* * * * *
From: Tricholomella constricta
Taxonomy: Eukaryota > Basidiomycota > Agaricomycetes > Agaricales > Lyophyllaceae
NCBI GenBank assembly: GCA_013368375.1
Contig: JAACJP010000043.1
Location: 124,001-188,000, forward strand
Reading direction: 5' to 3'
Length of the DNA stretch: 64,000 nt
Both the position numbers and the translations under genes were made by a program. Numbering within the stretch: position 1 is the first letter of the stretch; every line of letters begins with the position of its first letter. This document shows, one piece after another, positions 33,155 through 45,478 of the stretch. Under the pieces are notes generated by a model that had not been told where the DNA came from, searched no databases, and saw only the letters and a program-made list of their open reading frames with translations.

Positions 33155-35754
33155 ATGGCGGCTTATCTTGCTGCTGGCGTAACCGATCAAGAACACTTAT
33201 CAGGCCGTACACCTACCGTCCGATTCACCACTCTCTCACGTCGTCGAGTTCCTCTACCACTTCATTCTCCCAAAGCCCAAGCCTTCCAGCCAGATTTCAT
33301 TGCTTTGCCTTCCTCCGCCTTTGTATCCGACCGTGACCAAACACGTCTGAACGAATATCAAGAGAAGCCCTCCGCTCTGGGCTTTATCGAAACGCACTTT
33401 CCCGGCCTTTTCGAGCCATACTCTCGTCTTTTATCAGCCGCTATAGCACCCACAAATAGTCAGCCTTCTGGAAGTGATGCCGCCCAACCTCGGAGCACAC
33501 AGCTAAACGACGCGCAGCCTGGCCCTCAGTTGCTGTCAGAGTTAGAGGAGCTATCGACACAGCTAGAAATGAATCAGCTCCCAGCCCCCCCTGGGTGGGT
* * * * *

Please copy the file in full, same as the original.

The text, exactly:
From: Tricholomella constricta
Taxonomy: Eukaryota > Basidiomycota > Agaricomycetes > Agaricales > Lyophyllaceae
NCBI GenBank assembly: GCA_013368375.1
Contig: JAACJP010000043.1
Location: 124,001-188,000, forward strand
Reading direction: 5' to 3'
Length of the DNA stretch: 64,000 nt
Both the position numbers and the translations under genes were made by a program. Numbering within the stretch: position 1 is the first letter of the stretch; every line of letters begins with the position of its first letter. This document shows, one piece after another, positions 33,155 through 45,478 of the stretch. Under the pieces are notes generated by a model that had not been told where the DNA came from, searched no databases, and saw only the letters and a program-made list of their open reading frames with translations.

Positions 33155-35754
33155 ATGGCGGCTTATCTTGCTGCTGGCGTAACCGATCAAGAACACTTAT
33201 CAGGCCGTACACCTACCGTCCGATTCACCACTCTCTCACGTCGTCGAGTTCCTCTACCACTTCATTCTCCCAAAGCCCAAGCCTTCCAGCCAGATTTCAT
33301 TGCTTTGCCTTCCTCCGCCTTTGTATCCGACCGTGACCAAACACGTCTGAACGAATATCAAGAGAAGCCCTCCGCTCTGGGCTTTATCGAAACGCACTTT
33401 CCCGGCCTTTTCGAGCCATACTCTCGTCTTTTATCAGCCGCTATAGCACCCACAAATAGTCAGCCTTCTGGAAGTGATGCCGCCCAACCTCGGAGCACAC
33501 AGCTAAACGACGCGCAGCCTGGCCCTCAGTTGCTGTCAGAGTTAGAGGAGCTATCGACACAGCTAGAAATGAATCAGCTCCCAGCCCCCCCTGGGTGGGT